Please note that if you are using N-95 respirators for nuisance dust we recommend you discontinue their use and switch to dust masks.
Respirator wearers must to comply with all the requirements of the Respiratory Protection Program which include: Medical certification, training and annual fit testing.
If you have questions or think you need a respirator please give the Occupational Safety Team a call at 355-0153. We can perform a respiratory hazard assessment of work tasks to determine whether respiratory protection is needed.
National Institute for Occupational Safety and Health of the U. S. Department of Health and Human Services certifies respirators. A label or statement of certification should appear on the respirator or respirator packaging. It will tell you what the respirator is designed for and how much it will protect you.
Different Types of Dust Mask
Dust Masks are designed to protect the wearer against inhaling airborne particulates. Airborne particulates are solids or liquids suspended in breathable air and can be classified as dusts, mists or fume. Inhaling airborne particulates may have an inverse effect on health and, depending on the particulate inhaled, this effect may be irreversible. There are three main different type of dust masks which are governed by the European standard EN149:2001+A1:2009 (Respiratory protective devices. Filtering half masks to protect against particles. Requirements, testing, marking) – this covers dusts masks and their three ratings; FFP1, FFP2 and FFP3. Each different dust mask rating is a step up giving greater protection. FFP1 Dust Masks FFP1 dust masks give the minimum level of protection against non-toxic particulates however this may be perfectly acceptable depending on the airborne hazard. As they are composed of the least amount of filter material they also provide the least breathing resistance and quite often an exhalation valve is not required. FFP1 dust mask protection examples: brick dust, cellulose, cement, coal dust, gypsum, limestone, Plaster of Paris, pollen, sugar. FFP2 Dust Masks <FFP2 dust masks offer a moderate level of protection against hazardous mists and particulates and fume. Exhalation valves are more common in this rating of mask as there is greater breathing resistance. Some FFP2 dust masks have an activated charcoal layer to protect against ozone and these are often called welding dust masks. FFP2 dust mask protection examples: brake dust, cotton dust, granite dust, hay, lead dust and fume, softwood dust. FFP3 Dust Masks FFP3 dust masks provide the highest level of protection that a disposable mask can offer. A well fitting FFP3 mask will protect against fine toxic particulates including asbestos, bacteria, viruses and radioactive particles. Due to the thickness of the filter material an exhalation valve is almost always fitted. FFP3 dust mask protection examples: viruses, bacteria, radioactive dusts, asbestos.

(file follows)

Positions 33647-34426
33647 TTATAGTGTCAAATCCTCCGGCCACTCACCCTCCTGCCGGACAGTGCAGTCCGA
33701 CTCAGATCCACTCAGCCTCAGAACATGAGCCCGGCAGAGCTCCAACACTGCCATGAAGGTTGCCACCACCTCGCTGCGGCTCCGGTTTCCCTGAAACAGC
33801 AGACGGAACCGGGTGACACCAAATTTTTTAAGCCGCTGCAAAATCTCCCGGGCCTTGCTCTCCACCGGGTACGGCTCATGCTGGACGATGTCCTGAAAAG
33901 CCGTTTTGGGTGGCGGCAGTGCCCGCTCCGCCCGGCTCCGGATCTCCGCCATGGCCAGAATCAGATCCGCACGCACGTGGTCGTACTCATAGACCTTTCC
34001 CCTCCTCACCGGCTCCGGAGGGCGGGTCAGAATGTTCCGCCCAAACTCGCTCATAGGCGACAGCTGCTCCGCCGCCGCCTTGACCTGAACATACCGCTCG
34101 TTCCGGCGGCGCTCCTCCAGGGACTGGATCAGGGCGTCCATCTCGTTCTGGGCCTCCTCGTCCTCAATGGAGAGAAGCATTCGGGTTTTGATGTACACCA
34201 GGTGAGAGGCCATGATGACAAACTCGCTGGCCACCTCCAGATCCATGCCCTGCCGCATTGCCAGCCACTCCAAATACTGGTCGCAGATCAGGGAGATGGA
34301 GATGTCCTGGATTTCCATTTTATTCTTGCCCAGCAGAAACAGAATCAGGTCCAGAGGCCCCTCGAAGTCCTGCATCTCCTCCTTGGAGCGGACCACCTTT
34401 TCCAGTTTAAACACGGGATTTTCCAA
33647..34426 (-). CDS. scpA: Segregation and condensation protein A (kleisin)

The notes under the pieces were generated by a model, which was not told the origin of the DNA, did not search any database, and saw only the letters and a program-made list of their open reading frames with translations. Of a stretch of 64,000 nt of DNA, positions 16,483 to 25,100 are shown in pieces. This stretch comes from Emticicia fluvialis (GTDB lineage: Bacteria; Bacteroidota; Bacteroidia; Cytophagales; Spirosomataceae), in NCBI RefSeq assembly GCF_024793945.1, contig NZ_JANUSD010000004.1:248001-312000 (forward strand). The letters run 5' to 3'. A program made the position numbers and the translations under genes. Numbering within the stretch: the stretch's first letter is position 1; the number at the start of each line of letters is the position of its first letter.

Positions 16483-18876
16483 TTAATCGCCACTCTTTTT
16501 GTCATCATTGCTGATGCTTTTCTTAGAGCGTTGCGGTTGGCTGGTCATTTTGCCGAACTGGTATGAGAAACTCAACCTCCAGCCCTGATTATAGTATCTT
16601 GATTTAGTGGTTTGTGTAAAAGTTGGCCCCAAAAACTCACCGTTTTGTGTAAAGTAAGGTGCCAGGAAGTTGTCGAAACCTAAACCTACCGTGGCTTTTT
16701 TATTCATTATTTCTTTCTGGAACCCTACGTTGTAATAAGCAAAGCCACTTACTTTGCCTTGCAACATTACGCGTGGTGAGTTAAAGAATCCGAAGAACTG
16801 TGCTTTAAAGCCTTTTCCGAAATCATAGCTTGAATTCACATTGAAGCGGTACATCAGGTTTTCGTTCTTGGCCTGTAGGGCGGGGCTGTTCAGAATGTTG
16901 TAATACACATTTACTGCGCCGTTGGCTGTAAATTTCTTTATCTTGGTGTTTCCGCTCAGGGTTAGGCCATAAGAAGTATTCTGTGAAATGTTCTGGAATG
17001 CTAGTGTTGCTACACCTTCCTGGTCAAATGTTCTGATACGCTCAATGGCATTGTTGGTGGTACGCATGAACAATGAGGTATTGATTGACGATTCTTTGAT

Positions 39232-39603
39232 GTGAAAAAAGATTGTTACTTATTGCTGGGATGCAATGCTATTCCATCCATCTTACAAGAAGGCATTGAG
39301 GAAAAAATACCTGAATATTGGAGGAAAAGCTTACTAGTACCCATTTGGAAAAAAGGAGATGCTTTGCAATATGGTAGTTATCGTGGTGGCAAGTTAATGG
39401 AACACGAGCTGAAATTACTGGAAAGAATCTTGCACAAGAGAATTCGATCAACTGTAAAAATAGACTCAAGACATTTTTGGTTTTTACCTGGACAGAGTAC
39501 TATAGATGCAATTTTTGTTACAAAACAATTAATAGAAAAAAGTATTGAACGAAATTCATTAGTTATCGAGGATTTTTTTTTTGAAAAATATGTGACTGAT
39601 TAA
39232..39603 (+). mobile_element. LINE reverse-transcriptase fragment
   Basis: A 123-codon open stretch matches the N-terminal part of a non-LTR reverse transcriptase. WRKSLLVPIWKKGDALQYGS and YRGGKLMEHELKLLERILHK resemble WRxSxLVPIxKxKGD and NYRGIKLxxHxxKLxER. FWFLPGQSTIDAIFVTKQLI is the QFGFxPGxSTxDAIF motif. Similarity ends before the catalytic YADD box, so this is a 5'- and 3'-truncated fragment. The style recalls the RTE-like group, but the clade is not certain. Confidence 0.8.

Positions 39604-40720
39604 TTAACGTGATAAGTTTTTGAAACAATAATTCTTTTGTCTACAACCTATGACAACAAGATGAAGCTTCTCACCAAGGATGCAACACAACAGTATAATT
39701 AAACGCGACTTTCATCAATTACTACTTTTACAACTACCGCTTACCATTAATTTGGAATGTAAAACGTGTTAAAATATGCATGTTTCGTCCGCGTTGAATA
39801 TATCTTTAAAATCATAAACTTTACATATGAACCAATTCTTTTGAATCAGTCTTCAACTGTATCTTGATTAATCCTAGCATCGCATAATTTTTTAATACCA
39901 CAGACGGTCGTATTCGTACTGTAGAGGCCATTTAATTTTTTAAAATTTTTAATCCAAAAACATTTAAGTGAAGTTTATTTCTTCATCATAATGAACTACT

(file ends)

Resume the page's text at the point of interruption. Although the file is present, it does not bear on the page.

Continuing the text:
Nuisance Dust Masks Comfort or Nuisance dust masks have no official rating and should not be considered as full respiratory protective equipment. We hope the above guide to the different type of dust masks helps you to make the right choice when choosing your dust mask